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manage transaction to avoid locks

Hi,
I am quite puzzled how SQLServer manages transactions.
Whatever the isolation level I set when performing an insertion, other
connections do not have access to the table in select mode.

Example in SQL Analyzer:
create table foo (
id numeric(10),
data varchar(100)
)

On Connection 1
SET TRANSACTION ISOLATION LEVEL READ COMMITTED
GO
BEGIN TRANSACTION
insert into foo(id,data) values (1,'data');

On Connection 2
SET TRANSACTION ISOLATION LEVEL READ COMMITTED
select * from foo
-> QUERY HANGS

On Connection 1
COMMIT

On Connection 2
Get the result

Using READ COMMITTED level, I was expecting not to lock the table when
performing the select.

Thanks in advance for your help,
Cedric

Jul 23 '05 #1
4 3471
(ex***@yahoo.fr) writes:
I am quite puzzled how SQLServer manages transactions.
Whatever the isolation level I set when performing an insertion, other
connections do not have access to the table in select mode.

Example in SQL Analyzer:
create table foo (
id numeric(10),
data varchar(100)
)

On Connection 1
SET TRANSACTION ISOLATION LEVEL READ COMMITTED
GO
BEGIN TRANSACTION
insert into foo(id,data) values (1,'data');

On Connection 2
SET TRANSACTION ISOLATION LEVEL READ COMMITTED
select * from foo
-> QUERY HANGS

On Connection 1
COMMIT

On Connection 2
Get the result

Using READ COMMITTED level, I was expecting not to lock the table when
performing the select.


Why not? READ COMMITTED means just that, read committed data, and there
is uncommitted data in the table.

You can access the uncommitted data if you change the isolation level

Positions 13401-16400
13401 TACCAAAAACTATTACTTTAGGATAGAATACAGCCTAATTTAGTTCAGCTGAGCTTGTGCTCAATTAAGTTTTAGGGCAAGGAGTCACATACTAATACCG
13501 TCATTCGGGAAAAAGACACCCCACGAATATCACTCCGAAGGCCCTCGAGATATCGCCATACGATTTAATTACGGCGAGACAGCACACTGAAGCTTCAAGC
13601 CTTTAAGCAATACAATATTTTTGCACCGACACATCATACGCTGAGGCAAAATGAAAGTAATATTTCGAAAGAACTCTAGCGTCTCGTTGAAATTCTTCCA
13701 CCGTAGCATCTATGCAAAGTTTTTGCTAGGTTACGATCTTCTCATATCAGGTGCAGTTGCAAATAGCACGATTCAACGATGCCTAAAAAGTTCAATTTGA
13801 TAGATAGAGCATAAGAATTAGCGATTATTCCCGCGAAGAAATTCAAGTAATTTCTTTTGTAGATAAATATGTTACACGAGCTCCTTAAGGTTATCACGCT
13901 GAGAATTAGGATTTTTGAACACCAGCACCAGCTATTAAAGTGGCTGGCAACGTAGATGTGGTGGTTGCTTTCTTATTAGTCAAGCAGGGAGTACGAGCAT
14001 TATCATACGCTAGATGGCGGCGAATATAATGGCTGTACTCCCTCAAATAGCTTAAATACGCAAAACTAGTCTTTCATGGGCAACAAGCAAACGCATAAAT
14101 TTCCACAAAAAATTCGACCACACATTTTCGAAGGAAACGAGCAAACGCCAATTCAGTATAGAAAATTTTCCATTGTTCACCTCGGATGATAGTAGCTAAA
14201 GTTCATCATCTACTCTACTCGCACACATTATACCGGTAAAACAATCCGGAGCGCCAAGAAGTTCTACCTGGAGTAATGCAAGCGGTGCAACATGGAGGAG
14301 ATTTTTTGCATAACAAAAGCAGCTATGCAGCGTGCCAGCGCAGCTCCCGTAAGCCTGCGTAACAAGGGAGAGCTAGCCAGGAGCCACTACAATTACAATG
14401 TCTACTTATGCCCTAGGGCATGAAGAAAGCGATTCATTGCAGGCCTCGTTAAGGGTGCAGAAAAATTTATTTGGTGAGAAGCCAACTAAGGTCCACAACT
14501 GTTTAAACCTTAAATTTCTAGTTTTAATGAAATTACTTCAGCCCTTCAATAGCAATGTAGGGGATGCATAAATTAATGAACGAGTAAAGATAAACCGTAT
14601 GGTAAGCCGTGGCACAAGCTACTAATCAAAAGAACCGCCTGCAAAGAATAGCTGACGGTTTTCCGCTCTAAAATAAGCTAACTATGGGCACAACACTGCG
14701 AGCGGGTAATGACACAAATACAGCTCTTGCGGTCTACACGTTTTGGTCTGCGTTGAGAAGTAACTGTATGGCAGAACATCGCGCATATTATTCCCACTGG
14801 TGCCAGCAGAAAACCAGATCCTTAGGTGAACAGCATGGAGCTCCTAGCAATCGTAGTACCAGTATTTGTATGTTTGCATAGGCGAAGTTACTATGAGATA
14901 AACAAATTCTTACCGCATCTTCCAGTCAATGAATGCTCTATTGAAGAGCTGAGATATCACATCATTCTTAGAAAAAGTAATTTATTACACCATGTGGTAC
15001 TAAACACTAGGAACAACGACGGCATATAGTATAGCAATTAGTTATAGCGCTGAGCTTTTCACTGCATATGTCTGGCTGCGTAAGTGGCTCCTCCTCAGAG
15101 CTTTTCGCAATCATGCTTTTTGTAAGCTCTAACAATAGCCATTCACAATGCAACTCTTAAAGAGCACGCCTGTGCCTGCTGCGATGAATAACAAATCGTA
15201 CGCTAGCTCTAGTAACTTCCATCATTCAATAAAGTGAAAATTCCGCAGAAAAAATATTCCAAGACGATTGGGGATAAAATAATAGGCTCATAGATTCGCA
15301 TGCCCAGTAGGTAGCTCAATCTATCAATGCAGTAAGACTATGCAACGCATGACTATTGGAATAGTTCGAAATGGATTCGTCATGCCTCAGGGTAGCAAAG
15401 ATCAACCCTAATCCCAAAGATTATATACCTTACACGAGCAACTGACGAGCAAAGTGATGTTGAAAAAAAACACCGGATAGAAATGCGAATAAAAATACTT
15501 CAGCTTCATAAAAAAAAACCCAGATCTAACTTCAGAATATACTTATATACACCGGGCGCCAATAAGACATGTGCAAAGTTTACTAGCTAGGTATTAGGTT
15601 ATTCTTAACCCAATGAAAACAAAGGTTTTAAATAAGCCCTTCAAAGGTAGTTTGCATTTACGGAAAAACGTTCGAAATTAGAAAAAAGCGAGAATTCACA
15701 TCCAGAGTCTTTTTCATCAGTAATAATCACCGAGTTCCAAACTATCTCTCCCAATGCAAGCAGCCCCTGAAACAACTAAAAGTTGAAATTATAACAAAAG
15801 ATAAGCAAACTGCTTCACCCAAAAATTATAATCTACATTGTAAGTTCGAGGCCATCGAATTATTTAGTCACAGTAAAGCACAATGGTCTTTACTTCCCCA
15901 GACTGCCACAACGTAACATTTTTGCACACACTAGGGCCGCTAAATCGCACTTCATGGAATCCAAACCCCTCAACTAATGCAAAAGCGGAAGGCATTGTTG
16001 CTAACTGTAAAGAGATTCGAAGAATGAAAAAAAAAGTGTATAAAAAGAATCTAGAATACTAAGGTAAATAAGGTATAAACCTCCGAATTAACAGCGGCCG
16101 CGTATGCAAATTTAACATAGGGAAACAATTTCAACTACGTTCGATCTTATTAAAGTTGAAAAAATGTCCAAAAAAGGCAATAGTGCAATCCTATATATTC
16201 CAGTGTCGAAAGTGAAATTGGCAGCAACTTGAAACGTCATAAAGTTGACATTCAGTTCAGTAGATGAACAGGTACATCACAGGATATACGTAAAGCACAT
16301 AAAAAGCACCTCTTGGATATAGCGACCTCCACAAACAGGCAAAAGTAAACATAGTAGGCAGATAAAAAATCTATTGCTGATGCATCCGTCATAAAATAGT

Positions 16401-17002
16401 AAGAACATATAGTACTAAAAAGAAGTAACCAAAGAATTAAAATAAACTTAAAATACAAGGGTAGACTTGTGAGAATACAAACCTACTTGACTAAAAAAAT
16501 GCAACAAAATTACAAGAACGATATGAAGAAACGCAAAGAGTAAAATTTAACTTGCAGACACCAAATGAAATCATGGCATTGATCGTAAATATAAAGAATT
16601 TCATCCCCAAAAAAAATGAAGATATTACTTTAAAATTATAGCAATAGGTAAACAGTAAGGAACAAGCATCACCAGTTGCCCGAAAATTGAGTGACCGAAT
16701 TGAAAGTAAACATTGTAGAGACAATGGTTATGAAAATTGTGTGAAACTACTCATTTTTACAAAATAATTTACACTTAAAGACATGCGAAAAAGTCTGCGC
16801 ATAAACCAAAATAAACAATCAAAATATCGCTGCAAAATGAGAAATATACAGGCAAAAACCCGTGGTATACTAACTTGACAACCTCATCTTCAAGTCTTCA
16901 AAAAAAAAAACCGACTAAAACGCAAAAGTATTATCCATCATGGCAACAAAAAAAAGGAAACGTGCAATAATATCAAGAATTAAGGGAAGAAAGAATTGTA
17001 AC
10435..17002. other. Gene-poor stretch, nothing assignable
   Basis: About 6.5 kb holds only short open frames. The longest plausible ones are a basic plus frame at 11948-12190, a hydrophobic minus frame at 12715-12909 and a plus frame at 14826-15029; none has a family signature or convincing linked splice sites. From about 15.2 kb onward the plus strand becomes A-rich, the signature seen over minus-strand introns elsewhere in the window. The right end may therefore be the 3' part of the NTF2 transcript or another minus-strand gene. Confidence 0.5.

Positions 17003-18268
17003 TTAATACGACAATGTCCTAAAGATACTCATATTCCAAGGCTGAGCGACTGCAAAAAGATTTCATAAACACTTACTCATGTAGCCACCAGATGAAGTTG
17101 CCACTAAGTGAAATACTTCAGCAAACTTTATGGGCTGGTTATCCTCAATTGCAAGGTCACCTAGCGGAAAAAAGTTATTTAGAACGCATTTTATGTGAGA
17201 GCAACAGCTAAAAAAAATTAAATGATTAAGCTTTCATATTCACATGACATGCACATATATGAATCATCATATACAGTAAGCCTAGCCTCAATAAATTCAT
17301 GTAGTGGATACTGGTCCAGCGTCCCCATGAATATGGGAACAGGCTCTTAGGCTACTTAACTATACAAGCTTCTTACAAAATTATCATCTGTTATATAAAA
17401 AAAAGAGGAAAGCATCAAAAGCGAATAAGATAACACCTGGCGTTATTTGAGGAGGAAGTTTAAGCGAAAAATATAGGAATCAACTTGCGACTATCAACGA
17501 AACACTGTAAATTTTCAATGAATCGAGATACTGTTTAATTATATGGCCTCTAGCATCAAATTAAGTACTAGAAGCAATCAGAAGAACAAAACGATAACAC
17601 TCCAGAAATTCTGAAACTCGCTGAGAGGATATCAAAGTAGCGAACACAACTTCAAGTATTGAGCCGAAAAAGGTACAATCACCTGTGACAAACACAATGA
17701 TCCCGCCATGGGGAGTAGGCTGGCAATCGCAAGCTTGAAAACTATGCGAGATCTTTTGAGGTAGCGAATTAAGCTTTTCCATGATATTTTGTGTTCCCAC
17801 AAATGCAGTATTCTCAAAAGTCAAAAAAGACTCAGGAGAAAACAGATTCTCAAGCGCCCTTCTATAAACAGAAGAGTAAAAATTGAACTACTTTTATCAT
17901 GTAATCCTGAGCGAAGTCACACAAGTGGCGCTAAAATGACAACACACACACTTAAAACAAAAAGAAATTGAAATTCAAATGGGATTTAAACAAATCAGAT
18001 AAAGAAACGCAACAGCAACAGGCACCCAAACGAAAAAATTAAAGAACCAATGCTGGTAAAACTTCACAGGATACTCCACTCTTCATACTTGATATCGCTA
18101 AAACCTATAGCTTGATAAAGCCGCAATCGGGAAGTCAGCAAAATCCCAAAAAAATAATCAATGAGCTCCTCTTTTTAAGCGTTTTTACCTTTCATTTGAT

for connection 2 to READ UNCOMMITTED.

--
Erland Sommarskog, SQL Server MVP, es****@sommarskog.se

Books Online for SQL Server SP3 at
http://www.microsoft.com/sql/techinf...2000/books.asp
Jul 23 '05 #2
Ok thanks,
However the question is how can I avoid dirty reads i.e. uncommitted
data without being locked ?
This corresponds to the default behaviour in Oracle.
Thanky you

Jul 23 '05 #3
Concurrency control in SQL Server 2000 is done using locking. SQL Server
2005 introduces a new feature, snapshot isolation, that operates more like
the Oracle default you mentioned. There is a link to a whitepaper describing
the snapshot isolation feature as it is in SQL Server 2005 Beta 2 here:

http://msdn.microsoft.com/SQL/2005/2...s/default.aspx

--
Alan Brewer [MSFT]
Content Architect
SQL Server Documentation Team

This posting is provided "AS IS" with no warranties, and confers no rights
Jul 23 '05 #4
The scan from the second connection has to wait on the lock on the newly
insert row from the uncommitted transaction in connection1 because under
READ COMMITTED isolation it can't see dirty data.

The next SQL Server release will provide a new isolation level named
SNAPSHOT that will allow the second connection not to block on the
uncommited insert from the first connection, much like Oracle's scan
behavior.

--
Gang He
Software Design Engineer
Microsoft SQL Server Storage Engine

This posting is provided "AS IS" with no warranties, and confers no rights.
<ex***@yahoo.fr> wrote in message
news:11*********************@o13g2000cwo.googlegro ups.com...
Hi,
I am quite puzzled how SQLServer manages transactions.
Whatever the isolation level I set when performing an insertion, other
connections do not have access to the table in select mode.

Example in SQL Analyzer:
create table foo (
id numeric(10),
data varchar(100)
)

On Connection 1
SET TRANSACTION ISOLATION LEVEL READ COMMITTED
GO
BEGIN TRANSACTION
insert into foo(id,data) values (1,'data');

On Connection 2
SET TRANSACTION ISOLATION LEVEL READ COMMITTED
select * from foo
-> QUERY HANGS

On Connection 1
COMMIT

On Connection 2
Get the result

Using READ COMMITTED level, I was expecting not to lock the table when
performing the select.

Thanks in advance for your help,
Cedric

Jul 23 '05 #5

This discussion thread is closed

Replies have been disabled for this discussion.

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